IEC 61672:2003 with A weighing being the most commonly used. To indicate that A or C weighing is used, a letter is added to dB to give dBA and dBC respectively. The following graph
shows how the three weighting options available in the app are applied over the 20-20kHz frequency range.
To calibrate, first press the CAL button. The CAL display lets you measure up to three calibration points and enter the actual value of them.
The actual value can be determined from a calibrated SPL meter beside the device or a volume source of known volume. If not available, the CAL can still be use to adjust the reading up or down
if you believe it is incorrect on your device. Any cal values are stored on exiting and restarting the app. To clear any calibration values, tap clear CAL.
Tapping cancel exits the calibration mode. Tapping Set CAL will set the new calibration based on the data in the table. At least one data point and corresponding actual value is required before a new calibration can be set.
Tapping the measurement box, will cause the SPL to be measured. The duration of the measurement can be set in the settings menu as 1s, 4s, 12s or 30s. A blue progress ring appears and counts down the measurement time. If a delay is chosen, again in the settings menu (0s, 2s, 10s or 30s), then a red countdown will first appear and countdown until the measurement starts. After the measurement the measured value in decibels is shown. If the weighting mode is dBA or dBC then it will be in those units respectively.
Tapping the enter actual box will allow you to type in the value which is measured value should have been (e.g. based on the calibrated SPL meter that was measuring at the same time).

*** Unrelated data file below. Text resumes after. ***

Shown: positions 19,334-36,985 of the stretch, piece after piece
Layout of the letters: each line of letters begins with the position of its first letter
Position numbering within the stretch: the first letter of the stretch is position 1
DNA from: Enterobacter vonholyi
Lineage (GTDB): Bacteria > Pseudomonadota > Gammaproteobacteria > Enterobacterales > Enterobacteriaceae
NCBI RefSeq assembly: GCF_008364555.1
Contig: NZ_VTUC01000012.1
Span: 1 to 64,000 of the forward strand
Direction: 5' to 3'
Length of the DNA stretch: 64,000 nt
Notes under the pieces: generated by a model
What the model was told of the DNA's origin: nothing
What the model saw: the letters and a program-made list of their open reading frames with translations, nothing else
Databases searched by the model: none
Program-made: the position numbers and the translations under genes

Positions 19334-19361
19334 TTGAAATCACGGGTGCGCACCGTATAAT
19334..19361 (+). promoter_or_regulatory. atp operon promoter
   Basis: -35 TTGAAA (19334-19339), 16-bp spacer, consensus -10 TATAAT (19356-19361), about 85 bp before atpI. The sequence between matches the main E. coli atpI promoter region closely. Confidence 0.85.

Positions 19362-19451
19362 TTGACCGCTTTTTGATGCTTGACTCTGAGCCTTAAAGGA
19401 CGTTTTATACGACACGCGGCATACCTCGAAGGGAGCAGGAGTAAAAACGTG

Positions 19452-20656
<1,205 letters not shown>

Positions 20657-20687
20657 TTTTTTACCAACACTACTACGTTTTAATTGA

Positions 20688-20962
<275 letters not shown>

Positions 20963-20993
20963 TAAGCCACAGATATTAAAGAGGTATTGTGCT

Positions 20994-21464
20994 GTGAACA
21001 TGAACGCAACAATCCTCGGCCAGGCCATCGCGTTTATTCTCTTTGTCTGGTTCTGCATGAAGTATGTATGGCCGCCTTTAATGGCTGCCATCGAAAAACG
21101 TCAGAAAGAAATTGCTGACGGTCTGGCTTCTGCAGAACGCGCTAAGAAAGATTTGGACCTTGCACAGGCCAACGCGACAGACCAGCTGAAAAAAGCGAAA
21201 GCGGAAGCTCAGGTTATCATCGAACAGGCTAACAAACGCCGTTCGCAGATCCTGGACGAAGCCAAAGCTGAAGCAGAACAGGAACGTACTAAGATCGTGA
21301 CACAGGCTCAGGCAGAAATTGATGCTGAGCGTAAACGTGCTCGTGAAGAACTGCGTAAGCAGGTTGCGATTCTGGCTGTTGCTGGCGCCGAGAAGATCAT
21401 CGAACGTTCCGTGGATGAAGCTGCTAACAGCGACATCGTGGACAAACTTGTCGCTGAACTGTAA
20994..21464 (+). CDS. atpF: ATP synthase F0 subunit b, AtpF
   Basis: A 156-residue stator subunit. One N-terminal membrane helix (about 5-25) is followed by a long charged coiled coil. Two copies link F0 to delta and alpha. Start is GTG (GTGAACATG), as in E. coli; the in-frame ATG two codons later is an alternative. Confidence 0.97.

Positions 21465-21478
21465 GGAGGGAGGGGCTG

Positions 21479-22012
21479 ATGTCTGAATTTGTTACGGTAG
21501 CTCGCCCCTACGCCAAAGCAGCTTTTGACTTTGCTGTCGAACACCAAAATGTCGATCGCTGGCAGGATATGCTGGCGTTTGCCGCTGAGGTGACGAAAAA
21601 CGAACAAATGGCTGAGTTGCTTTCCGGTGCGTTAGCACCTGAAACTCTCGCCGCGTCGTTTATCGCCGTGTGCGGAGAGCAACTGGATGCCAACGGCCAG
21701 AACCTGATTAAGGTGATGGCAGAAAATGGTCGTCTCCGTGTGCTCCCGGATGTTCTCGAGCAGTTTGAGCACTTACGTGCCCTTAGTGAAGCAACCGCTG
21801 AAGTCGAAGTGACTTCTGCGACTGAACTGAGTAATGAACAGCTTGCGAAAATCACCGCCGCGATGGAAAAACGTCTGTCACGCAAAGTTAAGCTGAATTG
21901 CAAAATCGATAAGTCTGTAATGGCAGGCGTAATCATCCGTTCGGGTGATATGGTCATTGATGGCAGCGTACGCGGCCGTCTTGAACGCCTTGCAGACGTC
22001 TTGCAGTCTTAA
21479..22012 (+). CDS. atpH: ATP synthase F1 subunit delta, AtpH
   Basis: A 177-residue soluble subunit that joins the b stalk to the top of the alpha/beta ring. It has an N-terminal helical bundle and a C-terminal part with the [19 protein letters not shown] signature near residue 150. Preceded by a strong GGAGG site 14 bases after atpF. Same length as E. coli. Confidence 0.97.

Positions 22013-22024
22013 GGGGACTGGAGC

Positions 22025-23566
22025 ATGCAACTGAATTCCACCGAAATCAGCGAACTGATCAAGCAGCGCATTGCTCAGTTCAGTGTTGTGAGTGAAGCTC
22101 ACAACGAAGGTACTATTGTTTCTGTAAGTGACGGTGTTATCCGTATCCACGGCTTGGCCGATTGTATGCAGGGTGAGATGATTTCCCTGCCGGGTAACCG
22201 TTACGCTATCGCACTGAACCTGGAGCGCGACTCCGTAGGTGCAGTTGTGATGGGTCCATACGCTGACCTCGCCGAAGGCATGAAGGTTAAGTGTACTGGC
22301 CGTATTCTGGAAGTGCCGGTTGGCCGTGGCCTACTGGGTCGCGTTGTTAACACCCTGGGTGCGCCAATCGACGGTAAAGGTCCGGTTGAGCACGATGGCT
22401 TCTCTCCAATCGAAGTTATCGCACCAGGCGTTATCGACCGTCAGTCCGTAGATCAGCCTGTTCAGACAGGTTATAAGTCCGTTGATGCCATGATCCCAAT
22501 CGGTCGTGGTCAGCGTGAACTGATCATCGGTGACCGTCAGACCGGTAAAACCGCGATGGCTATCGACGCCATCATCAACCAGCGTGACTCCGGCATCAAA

Depending on the number of data points entered, the calibration will be an offset, a linear, or a polynomial fit to the data points from which future SPL values will be calculated.
Calibration points should be chosen to reflect the measurement range being tested. If one point is used, it should be as close as possible to the target sound level. If two points are used, they should be at each end of the range being used. If a third calibration point is used, it should be midway between the first two.
Note that even after calibration the app should still be classified "for indication only".
A little technical detail
The app uses a Fast Fourier Transform (FFT) with 16384 data points sampled at 44.1 kHz over 0.37 s.
The FFT data is then weighted based on the weighting option selected before
being converted into decibels and adjusted based on any calibration and being placed into bands corresponding to the octave or third octave divisions.
For the long time constant, the data is averaged over 1 second with higher weighting given to the newest data.
Octave bands are centered around 1 kHz. If a FFT bin fits across several octave or third octave bins it is shared between the two bands according to the percentage of that bin in each band. At low frequencies, there are only a few bins in each third octave such that there will be more jumping around in the low frequency band values compared to the higher frequency bands which should be more stable.
Finally, remember this app is FOR INDICATION ONLY. Use a calibrated sound meter where it is required.